VanIngen-Dunn has an MS degree in Mechanical Engineering from Stanford University and a BSE degree in Biomedical Engineering from the University of Iowa. She serves on the University of Iowa's College of Engineering Advisory Board, and the YWCA Metropolitan Phoenix Board of Directors.

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Maria A. Reyes Phoenix College

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With over 25 years of higher education experience, Maria Reyes has devoted her time to strengthening the efforts of recruiting and retaining underrepresented populations in the STEM disciplines. This first began at Arizona State University’s Ira A. Fulton Schools of Engineering where she garnered many grants supporting minority engineering students. For almost 20 years and counting, she continues serving Maricopa Community Colleges, beginning at Estrella Mountain Community College, Chandler-Gilbert Community College, and currently as the Dean of Industry and Public Service for Phoenix College in the central core of the metro area.

In April 2020, Ms. Reyes was awarded a National Science Foundation (NSF) Grant from the Division of Undergraduate Education (DUE) for $2.4 million. Ms. Reyes is the Principal Investigator (PI) for the five-year project entitled: Work-focused Experiential Learning to Increase STEM Student Retention and Graduation at Two-year Hispanic-serving Institutions. She has also developed and worked with grants from the National Aeronautics and Space Administration (NASA), the US Department of Education, and the US Department of Labor with an estimated grant impact total of $13.5 million.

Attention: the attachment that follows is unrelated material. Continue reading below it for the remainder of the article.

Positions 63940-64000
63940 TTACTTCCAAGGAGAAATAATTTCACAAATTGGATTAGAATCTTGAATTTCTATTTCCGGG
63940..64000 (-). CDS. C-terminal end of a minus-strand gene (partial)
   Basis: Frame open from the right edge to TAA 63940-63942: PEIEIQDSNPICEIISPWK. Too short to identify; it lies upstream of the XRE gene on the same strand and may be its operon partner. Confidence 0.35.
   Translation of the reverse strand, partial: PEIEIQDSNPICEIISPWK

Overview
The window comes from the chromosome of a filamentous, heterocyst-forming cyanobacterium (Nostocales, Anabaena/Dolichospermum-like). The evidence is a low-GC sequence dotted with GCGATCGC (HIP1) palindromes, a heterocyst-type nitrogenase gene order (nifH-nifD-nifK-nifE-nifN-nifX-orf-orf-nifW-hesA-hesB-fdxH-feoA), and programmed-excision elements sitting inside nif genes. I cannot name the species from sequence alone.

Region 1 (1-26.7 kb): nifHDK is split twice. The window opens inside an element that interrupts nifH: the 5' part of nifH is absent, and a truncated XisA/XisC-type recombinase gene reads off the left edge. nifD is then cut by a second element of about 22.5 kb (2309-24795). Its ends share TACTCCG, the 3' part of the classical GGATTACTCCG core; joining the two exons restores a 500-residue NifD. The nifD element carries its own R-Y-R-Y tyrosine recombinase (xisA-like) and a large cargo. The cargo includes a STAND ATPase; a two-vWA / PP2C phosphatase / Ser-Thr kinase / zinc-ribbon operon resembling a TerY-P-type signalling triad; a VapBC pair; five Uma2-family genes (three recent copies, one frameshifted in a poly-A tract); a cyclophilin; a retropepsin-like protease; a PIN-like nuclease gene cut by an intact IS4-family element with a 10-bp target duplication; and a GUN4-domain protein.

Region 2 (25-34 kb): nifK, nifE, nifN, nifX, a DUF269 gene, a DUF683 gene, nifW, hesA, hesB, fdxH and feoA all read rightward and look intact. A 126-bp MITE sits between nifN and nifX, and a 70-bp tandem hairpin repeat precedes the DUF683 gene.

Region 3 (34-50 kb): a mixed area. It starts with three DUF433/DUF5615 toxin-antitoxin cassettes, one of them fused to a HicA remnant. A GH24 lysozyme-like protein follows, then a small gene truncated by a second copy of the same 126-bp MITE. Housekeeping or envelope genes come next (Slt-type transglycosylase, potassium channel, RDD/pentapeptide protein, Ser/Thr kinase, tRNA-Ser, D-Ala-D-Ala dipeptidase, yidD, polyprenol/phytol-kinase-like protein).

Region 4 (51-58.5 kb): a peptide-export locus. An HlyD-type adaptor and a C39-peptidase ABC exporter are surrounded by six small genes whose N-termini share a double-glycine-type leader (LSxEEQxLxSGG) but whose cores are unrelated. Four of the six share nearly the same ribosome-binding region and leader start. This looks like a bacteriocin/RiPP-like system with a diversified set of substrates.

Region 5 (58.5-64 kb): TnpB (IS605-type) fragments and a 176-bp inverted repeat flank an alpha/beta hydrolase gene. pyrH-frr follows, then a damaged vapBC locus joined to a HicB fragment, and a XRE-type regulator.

She has designed leadership and outreach programs for women of color in STEM and has mentored countless women throughout her career at one point serving as the Chairwoman for Hispanic Women’s Conference in 2009 and 2010. Her most proud career distinction is the establishment of the Hermanas: Diseña Tu Futuro Conferences for middle and high school students, which aims to increase the number of Latinas in engineering. For over 15 years, “Hermanas” has served more than 6000 young women across the county. In 2019, she was inducted into the President’s Circle of Distinction by the Association for Career and Technical Education of Arizona and honored by the Greater Phoenix Chamber ATHENA Awards as a Nominee for the 32nd Annual ATHENA Awards.

Ms. Reyes is a civil engineer, earning a BSE and MSE in Civil Engineering from ASU and served as a consulting engineer on several freeway projects statewide. She was awarded a Masters in Public Administration from Harvard University’s Kennedy School of Government as a result of her passion for public policy and technical background. Ms. Reyes is the author and contributing writer of more than 20 academic publications with an emphasis on the social and cultural pedagogies of minorities in STEM environments.